Delhi High Court Rules Women Can Be Bartenders

India’s Supreme Court has upheld a ruling that will allow women to become bartenders.

From the ruling (via The Hindu):

“Instead of prohibiting women’s employment in the bars altogether, the State should focus on factoring in ways through which unequal consequences of sex differences can be eliminated. It is [the] State’s duty to ensure circumstances of safety which inspire confidence in women to discharge the duty freely in accordance with the requirements of the profession they choose to follow,” said the Bench.

“It is to be borne in mind,” the Bench added, “that legislation with pronounced ‘protective discrimination’ aims, such as this one, potentially serves as double-edged swords. Strict scrutiny test should be employed while assessing the implications of this variety of legislation.”

Next up, a Bollywood version of Coyote Ugly?

Blogging Your Way to LSE

Via Youth Curry: After reading an article about how bloggers can make a million dollars through Google AdSense, Ankur Shanker decided to try to pay for his graduate degree with his blog’s ad revenue. His gimmick is that he will write one short story a day until May 30.

Shanker has been accepted to the London School of Economics and is scheduled to begin his coursework in July 2008. He estimates his degree will cost $110,000 dollars (4,335, 099.80 rupees). You can visit his blog here.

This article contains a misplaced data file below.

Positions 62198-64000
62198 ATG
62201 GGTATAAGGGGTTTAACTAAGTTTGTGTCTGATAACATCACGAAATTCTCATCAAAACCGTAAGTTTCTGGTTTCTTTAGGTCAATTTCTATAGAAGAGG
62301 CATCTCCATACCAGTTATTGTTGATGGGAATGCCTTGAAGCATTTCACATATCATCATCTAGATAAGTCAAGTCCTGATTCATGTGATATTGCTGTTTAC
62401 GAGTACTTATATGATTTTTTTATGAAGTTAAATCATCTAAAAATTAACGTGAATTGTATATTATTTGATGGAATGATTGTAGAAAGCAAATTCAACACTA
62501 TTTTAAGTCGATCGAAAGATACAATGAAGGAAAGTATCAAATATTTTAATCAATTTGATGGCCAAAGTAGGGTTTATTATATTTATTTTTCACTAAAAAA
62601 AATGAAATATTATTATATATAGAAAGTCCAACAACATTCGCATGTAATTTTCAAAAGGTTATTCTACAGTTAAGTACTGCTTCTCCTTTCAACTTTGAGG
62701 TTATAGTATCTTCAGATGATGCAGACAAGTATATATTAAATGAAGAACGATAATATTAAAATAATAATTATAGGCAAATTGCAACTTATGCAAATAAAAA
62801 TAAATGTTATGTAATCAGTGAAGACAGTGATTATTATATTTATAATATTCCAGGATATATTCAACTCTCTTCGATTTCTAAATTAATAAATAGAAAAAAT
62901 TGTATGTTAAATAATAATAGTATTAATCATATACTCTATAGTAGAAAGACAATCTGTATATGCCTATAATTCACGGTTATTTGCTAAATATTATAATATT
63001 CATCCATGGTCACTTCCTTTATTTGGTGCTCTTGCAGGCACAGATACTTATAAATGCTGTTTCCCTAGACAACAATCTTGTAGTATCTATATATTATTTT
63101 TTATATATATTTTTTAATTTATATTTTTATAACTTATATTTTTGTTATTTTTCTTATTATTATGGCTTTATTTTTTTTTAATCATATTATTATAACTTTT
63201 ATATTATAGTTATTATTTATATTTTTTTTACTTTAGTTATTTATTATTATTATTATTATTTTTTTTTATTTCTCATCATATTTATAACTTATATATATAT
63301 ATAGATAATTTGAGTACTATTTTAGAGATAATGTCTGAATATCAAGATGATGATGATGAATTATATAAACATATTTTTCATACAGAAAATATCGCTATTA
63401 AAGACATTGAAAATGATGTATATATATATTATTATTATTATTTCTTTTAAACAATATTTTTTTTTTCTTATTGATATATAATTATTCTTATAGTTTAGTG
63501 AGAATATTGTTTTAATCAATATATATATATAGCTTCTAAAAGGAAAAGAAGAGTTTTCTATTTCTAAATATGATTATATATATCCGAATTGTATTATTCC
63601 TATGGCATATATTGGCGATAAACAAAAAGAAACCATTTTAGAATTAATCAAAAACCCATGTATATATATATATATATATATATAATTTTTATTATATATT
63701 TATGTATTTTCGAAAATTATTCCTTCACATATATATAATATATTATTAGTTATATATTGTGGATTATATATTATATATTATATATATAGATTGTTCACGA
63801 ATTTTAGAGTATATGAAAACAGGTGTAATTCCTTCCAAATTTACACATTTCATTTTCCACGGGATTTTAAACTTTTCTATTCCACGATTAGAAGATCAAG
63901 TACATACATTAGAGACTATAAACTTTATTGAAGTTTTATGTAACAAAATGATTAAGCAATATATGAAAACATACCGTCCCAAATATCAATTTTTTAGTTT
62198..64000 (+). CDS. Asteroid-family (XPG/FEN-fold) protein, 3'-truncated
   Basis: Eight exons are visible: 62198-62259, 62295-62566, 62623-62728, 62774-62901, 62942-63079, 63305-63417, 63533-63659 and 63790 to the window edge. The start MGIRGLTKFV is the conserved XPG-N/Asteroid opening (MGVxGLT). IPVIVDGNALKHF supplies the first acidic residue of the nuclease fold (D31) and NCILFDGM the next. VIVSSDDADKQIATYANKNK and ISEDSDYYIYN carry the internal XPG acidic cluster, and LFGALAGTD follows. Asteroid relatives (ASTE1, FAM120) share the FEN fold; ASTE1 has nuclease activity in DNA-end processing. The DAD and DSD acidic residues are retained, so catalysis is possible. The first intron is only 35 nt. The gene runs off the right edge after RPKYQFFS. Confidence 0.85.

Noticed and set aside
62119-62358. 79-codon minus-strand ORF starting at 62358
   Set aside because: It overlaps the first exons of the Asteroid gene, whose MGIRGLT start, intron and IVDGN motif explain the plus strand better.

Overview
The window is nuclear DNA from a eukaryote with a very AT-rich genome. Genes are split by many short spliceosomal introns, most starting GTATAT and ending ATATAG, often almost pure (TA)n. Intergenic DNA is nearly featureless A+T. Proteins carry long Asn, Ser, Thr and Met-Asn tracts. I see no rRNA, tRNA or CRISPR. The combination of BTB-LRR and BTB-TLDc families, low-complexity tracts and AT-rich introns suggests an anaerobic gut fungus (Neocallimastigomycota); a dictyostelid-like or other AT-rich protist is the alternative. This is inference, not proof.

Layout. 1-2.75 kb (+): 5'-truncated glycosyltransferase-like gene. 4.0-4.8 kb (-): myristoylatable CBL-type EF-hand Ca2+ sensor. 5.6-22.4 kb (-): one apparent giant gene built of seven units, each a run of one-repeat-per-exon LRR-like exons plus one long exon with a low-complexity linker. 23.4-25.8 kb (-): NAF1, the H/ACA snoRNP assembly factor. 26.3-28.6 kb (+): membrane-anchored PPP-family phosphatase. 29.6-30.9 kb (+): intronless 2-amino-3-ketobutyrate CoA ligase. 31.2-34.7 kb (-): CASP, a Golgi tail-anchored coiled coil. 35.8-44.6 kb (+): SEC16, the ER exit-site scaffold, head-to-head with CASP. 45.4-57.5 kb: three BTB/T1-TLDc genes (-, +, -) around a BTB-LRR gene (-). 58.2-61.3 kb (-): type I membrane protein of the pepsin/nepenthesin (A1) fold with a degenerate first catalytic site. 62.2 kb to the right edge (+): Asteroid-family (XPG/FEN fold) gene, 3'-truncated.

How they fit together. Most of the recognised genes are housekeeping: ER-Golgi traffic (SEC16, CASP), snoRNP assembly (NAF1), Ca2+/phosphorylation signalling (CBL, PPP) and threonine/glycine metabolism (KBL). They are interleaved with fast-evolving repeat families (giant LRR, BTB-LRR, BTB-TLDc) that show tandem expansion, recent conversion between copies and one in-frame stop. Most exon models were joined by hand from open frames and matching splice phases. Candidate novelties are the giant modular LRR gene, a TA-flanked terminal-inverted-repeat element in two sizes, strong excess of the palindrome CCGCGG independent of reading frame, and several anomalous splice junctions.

NYPD sued For Arrest of Student Photographer

Arun Wiita, a grad student at Columbia University, was arrested in July for taking photographs of a Manhattan subway station. The New York Civil Liberties Union is now suing the NYPD on Wiita’s behalf.

According to the lawsuit “Mr. Wiita’s arrest came within hours of his having embarked upon a carefully planned 10-day project to photograph all 468 subway stations.”

Earlier this year, New York City reached a settlement with documentary filmmaker Rakesh Sharma. Sharma was arrested in 2005 while filming in Manhattan.

Political Satire in Pakistan

Emily Wax of the Washington Post looked at the state of political satire and freedom of the press in Pakistan recently. The news is pretty grim. TV stations are required to sign codes of conduct that prohibit criticism of Musharraf and other officials.

Musharraf has also asked his allies to help contain the Pakistani press. Wax reports that “the United Arab Emirates agreed to shut down two of Pakistan’s largest and most popular networks, Geo TV and ARY, which had been broadcasting news of events in Pakistan via satellite from Dubai.”

Reporters without Borders sent an open letter to Musharraf on Friday urging him to recind the ban on Geo TV’s stations.